The Baltic Dry Index is now trading below 1000 points. Yesterday marked one more downward session for the freefalling index, tracking dry bulk shipments of commodities like iron ore and coal. The continuous slump has seen the index dropping to 982 points, from an all-time high of 11,793 points last
May, reports Hellenic Shipping News.
The halt in dry bulk trade is the aftermath of the financial and credit crisis which hit the world markets from the middle of September. Banks are hesitant in releasing letters of credit, traders are reluctant to take
chances and the global steel industry is also witnessing a drop in demand.
Therefore, cargoes are scarce, demand for ore carriers has slumped and as a result freight rates have too.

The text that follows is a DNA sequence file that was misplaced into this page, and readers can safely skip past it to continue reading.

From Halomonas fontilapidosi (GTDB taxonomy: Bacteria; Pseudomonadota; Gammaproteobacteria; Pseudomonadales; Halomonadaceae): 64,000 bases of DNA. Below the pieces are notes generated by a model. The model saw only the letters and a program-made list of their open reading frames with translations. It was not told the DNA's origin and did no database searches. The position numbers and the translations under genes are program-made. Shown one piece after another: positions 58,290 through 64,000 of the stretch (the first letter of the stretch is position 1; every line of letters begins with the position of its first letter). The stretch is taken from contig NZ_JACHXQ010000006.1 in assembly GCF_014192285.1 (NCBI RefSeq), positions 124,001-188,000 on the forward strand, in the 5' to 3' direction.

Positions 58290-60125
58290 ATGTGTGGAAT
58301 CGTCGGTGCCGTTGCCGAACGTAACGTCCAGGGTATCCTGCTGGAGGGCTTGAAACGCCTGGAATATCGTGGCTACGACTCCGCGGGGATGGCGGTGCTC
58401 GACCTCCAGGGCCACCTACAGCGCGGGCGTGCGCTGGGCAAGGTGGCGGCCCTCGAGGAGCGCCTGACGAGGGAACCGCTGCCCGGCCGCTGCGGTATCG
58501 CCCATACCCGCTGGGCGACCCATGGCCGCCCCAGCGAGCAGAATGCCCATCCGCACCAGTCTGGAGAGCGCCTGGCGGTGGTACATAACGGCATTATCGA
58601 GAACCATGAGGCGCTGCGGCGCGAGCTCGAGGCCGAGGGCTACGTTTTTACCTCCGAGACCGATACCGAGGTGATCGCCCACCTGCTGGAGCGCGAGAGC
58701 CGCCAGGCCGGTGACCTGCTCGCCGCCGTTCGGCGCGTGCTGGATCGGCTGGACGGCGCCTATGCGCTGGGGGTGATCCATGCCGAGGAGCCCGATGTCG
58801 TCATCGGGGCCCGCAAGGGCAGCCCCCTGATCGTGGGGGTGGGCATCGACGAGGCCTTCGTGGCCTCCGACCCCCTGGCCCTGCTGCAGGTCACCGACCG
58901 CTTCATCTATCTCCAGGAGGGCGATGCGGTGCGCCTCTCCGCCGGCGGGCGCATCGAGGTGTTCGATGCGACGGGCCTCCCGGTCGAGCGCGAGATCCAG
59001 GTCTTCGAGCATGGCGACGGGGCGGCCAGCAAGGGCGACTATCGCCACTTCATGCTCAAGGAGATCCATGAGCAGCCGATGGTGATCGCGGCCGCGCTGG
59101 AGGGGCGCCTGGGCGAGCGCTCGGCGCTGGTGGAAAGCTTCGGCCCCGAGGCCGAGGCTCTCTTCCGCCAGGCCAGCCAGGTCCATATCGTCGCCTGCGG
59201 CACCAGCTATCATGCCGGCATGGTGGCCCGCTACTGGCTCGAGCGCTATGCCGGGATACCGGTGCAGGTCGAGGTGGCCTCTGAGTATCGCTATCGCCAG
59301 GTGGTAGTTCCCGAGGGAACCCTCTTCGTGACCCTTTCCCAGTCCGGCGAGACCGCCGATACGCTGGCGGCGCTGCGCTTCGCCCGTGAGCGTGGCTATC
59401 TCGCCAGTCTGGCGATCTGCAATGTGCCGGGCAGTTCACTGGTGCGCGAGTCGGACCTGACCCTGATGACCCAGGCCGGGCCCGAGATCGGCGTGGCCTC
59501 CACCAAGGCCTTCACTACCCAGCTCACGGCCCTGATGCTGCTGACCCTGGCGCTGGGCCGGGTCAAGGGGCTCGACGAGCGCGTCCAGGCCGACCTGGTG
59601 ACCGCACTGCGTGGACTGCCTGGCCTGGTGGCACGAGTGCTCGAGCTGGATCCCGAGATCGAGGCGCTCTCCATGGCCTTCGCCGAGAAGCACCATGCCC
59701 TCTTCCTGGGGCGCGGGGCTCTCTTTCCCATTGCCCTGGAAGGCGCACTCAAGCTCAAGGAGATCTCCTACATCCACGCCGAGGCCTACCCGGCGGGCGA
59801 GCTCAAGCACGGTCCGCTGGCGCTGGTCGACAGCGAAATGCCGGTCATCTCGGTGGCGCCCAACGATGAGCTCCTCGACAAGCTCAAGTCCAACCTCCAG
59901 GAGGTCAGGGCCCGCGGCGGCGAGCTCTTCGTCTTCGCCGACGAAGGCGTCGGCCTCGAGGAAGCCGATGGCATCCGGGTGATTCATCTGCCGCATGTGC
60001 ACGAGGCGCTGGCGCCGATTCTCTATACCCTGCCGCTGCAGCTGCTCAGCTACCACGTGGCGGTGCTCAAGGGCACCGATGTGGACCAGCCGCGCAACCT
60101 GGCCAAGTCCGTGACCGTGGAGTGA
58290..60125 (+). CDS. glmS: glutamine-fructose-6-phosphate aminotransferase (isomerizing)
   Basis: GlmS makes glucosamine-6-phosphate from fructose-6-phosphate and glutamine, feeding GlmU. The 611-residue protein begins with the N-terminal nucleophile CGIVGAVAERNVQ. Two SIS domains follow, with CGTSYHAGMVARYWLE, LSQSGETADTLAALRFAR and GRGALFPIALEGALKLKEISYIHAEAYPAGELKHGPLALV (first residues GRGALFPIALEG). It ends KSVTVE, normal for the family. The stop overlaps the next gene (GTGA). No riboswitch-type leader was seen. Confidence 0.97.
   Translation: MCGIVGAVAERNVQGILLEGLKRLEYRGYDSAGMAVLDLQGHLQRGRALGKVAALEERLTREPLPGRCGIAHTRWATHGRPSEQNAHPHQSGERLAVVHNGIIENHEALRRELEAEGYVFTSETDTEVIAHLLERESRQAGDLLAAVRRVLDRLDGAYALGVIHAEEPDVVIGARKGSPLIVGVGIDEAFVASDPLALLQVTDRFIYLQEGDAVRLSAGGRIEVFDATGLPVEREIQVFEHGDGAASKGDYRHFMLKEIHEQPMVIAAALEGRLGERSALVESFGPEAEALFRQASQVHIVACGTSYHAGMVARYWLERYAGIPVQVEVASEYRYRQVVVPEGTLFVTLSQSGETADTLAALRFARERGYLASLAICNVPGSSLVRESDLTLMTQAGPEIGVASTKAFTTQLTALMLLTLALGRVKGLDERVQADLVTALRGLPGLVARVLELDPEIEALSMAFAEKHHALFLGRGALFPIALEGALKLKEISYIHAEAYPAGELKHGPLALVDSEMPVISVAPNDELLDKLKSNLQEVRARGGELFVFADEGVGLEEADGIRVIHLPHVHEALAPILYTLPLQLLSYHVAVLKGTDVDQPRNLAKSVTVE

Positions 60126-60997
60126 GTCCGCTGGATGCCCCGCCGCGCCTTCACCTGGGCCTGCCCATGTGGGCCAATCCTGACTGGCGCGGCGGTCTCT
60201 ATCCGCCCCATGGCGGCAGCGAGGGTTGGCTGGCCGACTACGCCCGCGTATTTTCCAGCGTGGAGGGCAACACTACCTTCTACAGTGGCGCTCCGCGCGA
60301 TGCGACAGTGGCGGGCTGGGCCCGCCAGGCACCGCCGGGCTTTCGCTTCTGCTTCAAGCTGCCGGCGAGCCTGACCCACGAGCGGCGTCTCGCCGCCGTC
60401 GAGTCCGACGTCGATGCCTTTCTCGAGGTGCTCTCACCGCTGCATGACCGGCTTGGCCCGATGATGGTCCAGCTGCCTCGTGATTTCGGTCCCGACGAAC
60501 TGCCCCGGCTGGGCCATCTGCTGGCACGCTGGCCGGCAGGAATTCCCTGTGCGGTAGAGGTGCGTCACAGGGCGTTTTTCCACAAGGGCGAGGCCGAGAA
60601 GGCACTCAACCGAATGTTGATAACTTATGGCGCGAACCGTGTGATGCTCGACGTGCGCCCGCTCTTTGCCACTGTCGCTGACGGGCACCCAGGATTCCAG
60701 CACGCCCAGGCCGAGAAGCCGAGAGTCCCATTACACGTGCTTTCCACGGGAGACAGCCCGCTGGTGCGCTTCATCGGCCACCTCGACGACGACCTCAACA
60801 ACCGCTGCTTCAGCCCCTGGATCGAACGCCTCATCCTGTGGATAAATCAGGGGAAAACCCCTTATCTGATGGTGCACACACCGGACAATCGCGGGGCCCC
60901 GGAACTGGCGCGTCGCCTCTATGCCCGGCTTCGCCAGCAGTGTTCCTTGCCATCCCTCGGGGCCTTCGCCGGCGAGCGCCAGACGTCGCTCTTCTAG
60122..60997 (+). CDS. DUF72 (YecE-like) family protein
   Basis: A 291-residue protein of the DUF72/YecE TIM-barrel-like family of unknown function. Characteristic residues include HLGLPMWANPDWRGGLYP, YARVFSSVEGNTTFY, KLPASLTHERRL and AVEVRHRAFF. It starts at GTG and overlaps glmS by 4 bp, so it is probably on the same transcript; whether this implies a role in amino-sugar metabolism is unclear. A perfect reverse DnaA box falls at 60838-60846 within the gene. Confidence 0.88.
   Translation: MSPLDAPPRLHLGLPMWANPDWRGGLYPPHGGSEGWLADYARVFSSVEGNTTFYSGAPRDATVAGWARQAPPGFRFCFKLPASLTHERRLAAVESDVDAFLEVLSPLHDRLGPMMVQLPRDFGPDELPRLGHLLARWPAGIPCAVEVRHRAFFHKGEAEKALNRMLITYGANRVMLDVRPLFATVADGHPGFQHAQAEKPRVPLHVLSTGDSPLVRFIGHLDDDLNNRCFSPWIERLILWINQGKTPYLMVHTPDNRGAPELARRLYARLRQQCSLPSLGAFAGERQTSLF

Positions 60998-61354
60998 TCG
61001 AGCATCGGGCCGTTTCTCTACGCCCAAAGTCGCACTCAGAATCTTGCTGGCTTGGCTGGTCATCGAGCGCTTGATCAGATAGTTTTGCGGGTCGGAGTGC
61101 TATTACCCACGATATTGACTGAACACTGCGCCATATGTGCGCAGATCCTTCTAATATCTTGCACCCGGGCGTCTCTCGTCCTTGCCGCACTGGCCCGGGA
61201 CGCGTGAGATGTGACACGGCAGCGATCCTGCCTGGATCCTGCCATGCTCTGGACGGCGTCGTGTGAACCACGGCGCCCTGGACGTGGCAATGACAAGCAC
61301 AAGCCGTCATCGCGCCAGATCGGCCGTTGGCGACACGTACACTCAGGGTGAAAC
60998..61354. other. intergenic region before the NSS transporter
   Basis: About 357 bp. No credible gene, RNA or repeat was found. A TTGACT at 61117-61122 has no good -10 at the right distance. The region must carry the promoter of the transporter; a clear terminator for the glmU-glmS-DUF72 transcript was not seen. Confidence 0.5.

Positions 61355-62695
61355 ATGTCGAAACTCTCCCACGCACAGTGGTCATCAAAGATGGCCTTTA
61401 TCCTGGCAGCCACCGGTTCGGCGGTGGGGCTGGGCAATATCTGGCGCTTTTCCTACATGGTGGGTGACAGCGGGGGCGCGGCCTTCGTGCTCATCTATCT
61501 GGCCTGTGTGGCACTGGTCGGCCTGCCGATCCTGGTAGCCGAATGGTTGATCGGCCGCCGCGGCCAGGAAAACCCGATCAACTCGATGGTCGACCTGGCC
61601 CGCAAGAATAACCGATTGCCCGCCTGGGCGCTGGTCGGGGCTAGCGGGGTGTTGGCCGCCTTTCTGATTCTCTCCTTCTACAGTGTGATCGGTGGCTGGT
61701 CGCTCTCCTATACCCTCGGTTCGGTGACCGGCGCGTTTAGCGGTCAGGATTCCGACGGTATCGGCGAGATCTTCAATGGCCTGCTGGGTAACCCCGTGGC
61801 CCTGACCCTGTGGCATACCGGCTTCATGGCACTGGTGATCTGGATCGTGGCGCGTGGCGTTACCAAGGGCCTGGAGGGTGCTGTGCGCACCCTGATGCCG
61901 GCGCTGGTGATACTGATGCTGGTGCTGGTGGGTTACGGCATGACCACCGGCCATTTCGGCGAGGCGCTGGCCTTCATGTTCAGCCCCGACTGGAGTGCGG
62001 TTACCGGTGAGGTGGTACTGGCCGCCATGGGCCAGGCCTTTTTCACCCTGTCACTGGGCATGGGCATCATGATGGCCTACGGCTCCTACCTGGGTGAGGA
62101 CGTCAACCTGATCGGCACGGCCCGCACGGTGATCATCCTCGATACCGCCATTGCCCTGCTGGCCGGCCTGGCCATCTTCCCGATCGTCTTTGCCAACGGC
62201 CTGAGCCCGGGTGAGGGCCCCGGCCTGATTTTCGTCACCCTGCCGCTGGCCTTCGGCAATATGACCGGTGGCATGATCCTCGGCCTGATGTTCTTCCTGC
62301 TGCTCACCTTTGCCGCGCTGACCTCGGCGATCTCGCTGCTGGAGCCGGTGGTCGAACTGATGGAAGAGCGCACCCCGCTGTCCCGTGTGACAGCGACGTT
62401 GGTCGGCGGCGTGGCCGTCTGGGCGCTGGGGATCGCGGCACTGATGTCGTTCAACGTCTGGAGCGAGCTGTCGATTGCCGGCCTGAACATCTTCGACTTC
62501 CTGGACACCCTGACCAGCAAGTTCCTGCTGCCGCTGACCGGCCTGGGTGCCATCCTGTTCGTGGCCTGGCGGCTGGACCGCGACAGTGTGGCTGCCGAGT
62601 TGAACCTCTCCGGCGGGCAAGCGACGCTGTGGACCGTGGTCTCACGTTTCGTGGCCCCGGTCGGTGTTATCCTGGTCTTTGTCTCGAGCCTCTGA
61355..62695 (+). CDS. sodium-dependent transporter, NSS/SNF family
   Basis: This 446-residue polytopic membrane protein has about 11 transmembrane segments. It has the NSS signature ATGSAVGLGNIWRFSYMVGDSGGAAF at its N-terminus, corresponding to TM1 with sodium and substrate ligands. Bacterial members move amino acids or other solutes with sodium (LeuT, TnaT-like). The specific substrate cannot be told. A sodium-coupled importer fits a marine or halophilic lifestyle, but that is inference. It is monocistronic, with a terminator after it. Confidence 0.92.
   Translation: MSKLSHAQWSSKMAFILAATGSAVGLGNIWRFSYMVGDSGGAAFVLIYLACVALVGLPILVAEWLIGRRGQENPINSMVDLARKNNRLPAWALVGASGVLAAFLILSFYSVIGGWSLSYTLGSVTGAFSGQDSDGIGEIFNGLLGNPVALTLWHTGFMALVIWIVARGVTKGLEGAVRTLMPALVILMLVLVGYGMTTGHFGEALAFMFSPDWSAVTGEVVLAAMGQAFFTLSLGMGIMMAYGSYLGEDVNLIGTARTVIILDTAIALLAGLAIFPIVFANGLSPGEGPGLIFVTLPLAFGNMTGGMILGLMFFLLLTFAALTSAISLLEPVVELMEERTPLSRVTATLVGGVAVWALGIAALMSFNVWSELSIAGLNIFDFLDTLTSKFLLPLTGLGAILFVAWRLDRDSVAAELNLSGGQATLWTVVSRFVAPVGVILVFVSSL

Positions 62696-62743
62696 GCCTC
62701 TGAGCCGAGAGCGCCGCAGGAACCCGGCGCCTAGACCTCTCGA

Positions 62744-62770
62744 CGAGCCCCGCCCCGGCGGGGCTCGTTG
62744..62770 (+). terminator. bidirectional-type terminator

Clarkson’s latest weekly report said that “prevailing turmoil in the financial markets and steadily declining freight indexes have also left the second hand market in a continued state of disquiet”. It continues by stating that concluded arrangements for vessels at prices difficult to justify in the light of the current financial and trading climate are renegotiated or falling altogether.